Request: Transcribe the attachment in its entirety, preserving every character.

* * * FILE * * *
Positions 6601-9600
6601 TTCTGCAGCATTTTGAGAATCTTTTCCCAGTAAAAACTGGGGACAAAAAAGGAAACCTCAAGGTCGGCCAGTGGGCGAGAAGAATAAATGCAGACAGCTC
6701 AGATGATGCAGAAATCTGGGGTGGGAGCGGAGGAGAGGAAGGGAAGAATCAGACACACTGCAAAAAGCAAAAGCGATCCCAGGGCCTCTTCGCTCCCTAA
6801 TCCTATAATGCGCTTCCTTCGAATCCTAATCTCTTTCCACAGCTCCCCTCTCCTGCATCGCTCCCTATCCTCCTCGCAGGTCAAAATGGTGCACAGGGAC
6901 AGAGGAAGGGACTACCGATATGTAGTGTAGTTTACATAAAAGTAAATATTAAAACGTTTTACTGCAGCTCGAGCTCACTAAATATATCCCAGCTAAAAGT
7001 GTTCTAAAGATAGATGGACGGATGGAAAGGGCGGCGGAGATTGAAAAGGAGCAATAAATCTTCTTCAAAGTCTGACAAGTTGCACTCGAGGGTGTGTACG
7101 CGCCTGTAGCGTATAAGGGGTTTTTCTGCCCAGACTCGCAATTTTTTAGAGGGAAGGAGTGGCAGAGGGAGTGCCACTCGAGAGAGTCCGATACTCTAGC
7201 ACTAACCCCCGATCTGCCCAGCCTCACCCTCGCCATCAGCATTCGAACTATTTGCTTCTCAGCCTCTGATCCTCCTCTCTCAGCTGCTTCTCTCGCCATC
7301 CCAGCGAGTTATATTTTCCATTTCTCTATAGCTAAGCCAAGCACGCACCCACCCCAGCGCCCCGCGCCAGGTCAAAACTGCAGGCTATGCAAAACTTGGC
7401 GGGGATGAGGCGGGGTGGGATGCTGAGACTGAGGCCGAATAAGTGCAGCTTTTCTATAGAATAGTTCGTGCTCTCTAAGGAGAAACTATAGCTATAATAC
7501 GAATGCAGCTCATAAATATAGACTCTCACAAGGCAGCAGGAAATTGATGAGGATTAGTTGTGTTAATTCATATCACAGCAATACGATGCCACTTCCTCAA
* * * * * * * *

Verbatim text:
Positions 6601-9600
6601 TTCTGCAGCATTTTGAGAATCTTTTCCCAGTAAAAACTGGGGACAAAAAAGGAAACCTCAAGGTCGGCCAGTGGGCGAGAAGAATAAATGCAGACAGCTC
6701 AGATGATGCAGAAATCTGGGGTGGGAGCGGAGGAGAGGAAGGGAAGAATCAGACACACTGCAAAAAGCAAAAGCGATCCCAGGGCCTCTTCGCTCCCTAA
6801 TCCTATAATGCGCTTCCTTCGAATCCTAATCTCTTTCCACAGCTCCCCTCTCCTGCATCGCTCCCTATCCTCCTCGCAGGTCAAAATGGTGCACAGGGAC
6901 AGAGGAAGGGACTACCGATATGTAGTGTAGTTTACATAAAAGTAAATATTAAAACGTTTTACTGCAGCTCGAGCTCACTAAATATATCCCAGCTAAAAGT
7001 GTTCTAAAGATAGATGGACGGATGGAAAGGGCGGCGGAGATTGAAAAGGAGCAATAAATCTTCTTCAAAGTCTGACAAGTTGCACTCGAGGGTGTGTACG
7101 CGCCTGTAGCGTATAAGGGGTTTTTCTGCCCAGACTCGCAATTTTTTAGAGGGAAGGAGTGGCAGAGGGAGTGCCACTCGAGAGAGTCCGATACTCTAGC
7201 ACTAACCCCCGATCTGCCCAGCCTCACCCTCGCCATCAGCATTCGAACTATTTGCTTCTCAGCCTCTGATCCTCCTCTCTCAGCTGCTTCTCTCGCCATC
7301 CCAGCGAGTTATATTTTCCATTTCTCTATAGCTAAGCCAAGCACGCACCCACCCCAGCGCCCCGCGCCAGGTCAAAACTGCAGGCTATGCAAAACTTGGC
7401 GGGGATGAGGCGGGGTGGGATGCTGAGACTGAGGCCGAATAAGTGCAGCTTTTCTATAGAATAGTTCGTGCTCTCTAAGGAGAAACTATAGCTATAATAC
7501 GAATGCAGCTCATAAATATAGACTCTCACAAGGCAGCAGGAAATTGATGAGGATTAGTTGTGTTAATTCATATCACAGCAATACGATGCCACTTCCTCAA